The rufous-tailed hawk is found in southern Argentina and Chile, including the entire region of Tierra del Fuego. Its natural habitats are temperate forests, subtropical or tropical dry shrubland, subtropical or tropical high-altitude shrubland, and temperate grassland.
The Rufous tailed hawk is similar to the red tail hawk. It was first recorded by Charles Darwin in Patagonia, while on his voyage of the Beagle. The Rufous tailed hawk is a medium size hawk with a wing span of 45–60 cm. the overall size rang of the hawk is 54–60 cm ( ). There are two different coloration of the Rufous tailed hawk. The more common pale version of the hawk has a blackish brown upper parts, with a darker cap and cinnamon feathers along the side of the head and neck. The belly is white with dark markings and reddish brown coloration on it. The dark version is basically all black with whitish edging on the feathers. The sound of the Rufous tailed hawk makes a sound that sound like kee-ahrr
The Rufous tailed hawk has been spotted living in a couple of different areas including evergreen beech forest (Gelain and Trejo, 2001), mature forest and new growth forest that have been burned over (Blake, 1977), and finally as an open country species (Venegas and Jory, 1979). the best theory for their ideal habitat was brought to us by Figueroa et al. (2000), Trejo et al. (2006), and Rivas e al. (2009), which all suggested that rufous-tailed hawks ideal habitat is somewhere with high trees near open areas that are good for hunting for prey. now there has been no reports of the rufous-tailed hawk living in Human areas like city's or abandoned buildings.
The Rufous-tailed hawk feeds on a large variate of prey. they feed on everything from birds, to mammals, to reptiles. This shows that Rufous- tailed hawks have a very broad diet that is similar to the red-tailed hawk. according to Figueroa et al. (2000) recorded the Rufous-tailed hawk feeding on Southern Lapwing, Norwegian Rat, European Hare, Red-breasted Meadowlark, Chilean Flicker, Short-tailed Snake, and even a few unidentified beetles. the feeding or prey capture was also recorded to happen in forest and in parries.
Rufous-tailed Hawk have a recorded longer nestling period when compared other buteo species (Norambuena, 2012). When comparing the Rufous-tailed Hawk to the red- tail hawks their nestling periods are around the same time length. Rufous tailed nestling period is for around 49 days (Norambuena, 2012) were red-tail hawks are from 45–46 days (Fitch, 1946). The egg clutch size of a Rufous-tailed has only been reported to between 1-3 eggs in a nest (Rivas-Fuenzalida, 2011).
Rufous-tailed hawk are threatened by many factors. one of the main factors is habitat loss. Rufous-tailed hawk have been lossing there habitat because of logging, over grazing by sheep and cattle, and loss of habitat to Pinus and Eucalyptus plantations (). Pinus radiata and Eucalyptus globulus are invasive plants that are fast growing. these trees were planted in order to help the timber industry in chile ( ). the other main threat to Rufous-tailed hawks are the local people. the local people some times kill these birds because the Rufous-tailed hawks attack and eat their domestic flow (Rivas-Fuenzalida et al. 2011).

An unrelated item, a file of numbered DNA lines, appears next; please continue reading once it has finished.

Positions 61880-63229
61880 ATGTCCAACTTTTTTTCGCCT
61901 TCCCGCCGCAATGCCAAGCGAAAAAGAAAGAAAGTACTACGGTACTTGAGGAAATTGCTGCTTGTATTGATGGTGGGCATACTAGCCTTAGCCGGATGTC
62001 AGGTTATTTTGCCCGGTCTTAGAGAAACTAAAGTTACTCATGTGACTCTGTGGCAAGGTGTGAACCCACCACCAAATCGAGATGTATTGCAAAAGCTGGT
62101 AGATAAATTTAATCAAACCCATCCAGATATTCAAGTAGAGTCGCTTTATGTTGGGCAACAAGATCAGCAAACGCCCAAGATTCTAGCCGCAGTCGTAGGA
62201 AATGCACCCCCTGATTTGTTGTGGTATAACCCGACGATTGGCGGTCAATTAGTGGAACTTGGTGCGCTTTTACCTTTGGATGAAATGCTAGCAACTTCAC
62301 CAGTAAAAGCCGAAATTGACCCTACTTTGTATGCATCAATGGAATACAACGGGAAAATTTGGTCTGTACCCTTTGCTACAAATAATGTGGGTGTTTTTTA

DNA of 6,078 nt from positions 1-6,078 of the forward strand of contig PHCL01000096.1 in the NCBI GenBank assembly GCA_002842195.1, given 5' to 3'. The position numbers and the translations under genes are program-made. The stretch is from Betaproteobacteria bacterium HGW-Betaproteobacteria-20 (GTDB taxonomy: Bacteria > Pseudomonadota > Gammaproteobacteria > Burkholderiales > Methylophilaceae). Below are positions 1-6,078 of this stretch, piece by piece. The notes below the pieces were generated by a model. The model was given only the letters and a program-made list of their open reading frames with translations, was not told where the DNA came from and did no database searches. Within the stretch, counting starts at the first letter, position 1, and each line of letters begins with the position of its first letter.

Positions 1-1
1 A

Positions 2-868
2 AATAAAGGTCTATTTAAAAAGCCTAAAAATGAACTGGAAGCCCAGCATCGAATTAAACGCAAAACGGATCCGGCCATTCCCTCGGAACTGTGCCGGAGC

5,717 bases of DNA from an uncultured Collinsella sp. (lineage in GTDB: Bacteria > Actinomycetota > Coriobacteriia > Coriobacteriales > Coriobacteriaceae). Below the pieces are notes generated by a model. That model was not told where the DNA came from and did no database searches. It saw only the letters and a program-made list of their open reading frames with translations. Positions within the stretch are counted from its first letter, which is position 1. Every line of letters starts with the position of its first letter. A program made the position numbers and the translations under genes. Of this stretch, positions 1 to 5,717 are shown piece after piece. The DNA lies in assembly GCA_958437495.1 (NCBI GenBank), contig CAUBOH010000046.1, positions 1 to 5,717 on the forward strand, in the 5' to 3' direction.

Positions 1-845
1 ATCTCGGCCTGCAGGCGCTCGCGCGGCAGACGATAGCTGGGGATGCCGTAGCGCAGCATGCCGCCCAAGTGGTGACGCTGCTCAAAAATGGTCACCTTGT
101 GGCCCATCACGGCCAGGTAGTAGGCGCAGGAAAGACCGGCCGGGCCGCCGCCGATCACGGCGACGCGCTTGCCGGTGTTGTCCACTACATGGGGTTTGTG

Ferguson-Lees and Christie (2001) estimated the population size to be around 100 individuals. According to the IUCN in 2001 they were only ranked at low risk. They only became Vulnerable rank in 2015 because IUCN estimate the population to be around 299-999 mature individual and a total of around 375-1499 individuals. If their individual numbers drop lower the 1000 then they will be marked as endangered by the IUCN. But a more accurate and current population estimate is still need to get a better understanding of what danger the Rufous-tailed hawk is truly in.
- BirdLife International (2015). "Buteo ventralis". IUCN Red List of Threatened Species. Version 2015. International Union for Conservation of Nature. Retrieved 26 January 2016.
- Gould, J. and Darwin, C.R. (1839) Birds Part 3 No. 2 of The zoology of the voyage of H.M.S. Beagle. Smith Elder and Co, London. Available at: http://darwin-online.org.uk
- "Buteo ventralis (Rufous-tailed Hawk)". www.iucnredlist.org. Retrieved 2018-04-25.
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- Ferguson-Lees, J. and Christie, D.A. (2001) Raptors of the World: An Identification Guide to the Birds of Prey of the World. Houghton Mifflin, New York.
- Gelain, M. A. & Trejo, A. (2001) Nuevos registros del Aguilucho Cola Rojiza (Buteo ventralis) en la Patagonia Argentina. Hornero 16: 97–99.
- Blake, E.R. 1977. Manual of Neotropical birds. Vol. 1. Spheniscidae (penguins) to Laridae (gulls and terns). University of Chicago Press, Chicago, IL.
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- Figueroa, R., J.E. Jiménez, C.E. Bravo, E.S. Corales. 2000. The diet of the Hawk (Buteo ventralis) during the breeding season insouthern Chile. Ornitologia Neotropical
- Norambuena, H. V., V. Raimilla, and J. E. Jimenez. 2012. Breeding behavior of a pair of Rufous-tailed Hawks (Buteo ventralis) in southern Chile. Journal of Raptor Research 46:211-215.
- Fitch, H. S., Swenson, and Tillotson. 1946. Behavior and food habits of the Red-tailed hawk. Condor 48:205–237
- Rivas-Fuenzalida, T., J. Medel, and R. A. Figueroa. 2011. Reproducción del aguilucho colarojiza (Buteo ventralis) en remanentes de bosque lluvioso templado de la Araucanía, sur de Chile. Ornitología Neotropical22:405–420
- "Growth in Chile's plantations may have spelled growth in poverty - CIFOR Forests News". CIFOR Forests News. 2015-10-06. Retrieved 2018-04-25.
- J., and D.A. Christie. 2001. Raptors of the world. Houghton Mifflin, Boston, MA.
- Figueroa, R., J.E. Jiménez, C.E. Bravo, E.S. Corales. 2000. "The diet of the Hawk (Buteo ventralis) during the breeding season insouthern Chile". Ornitologia Neotropical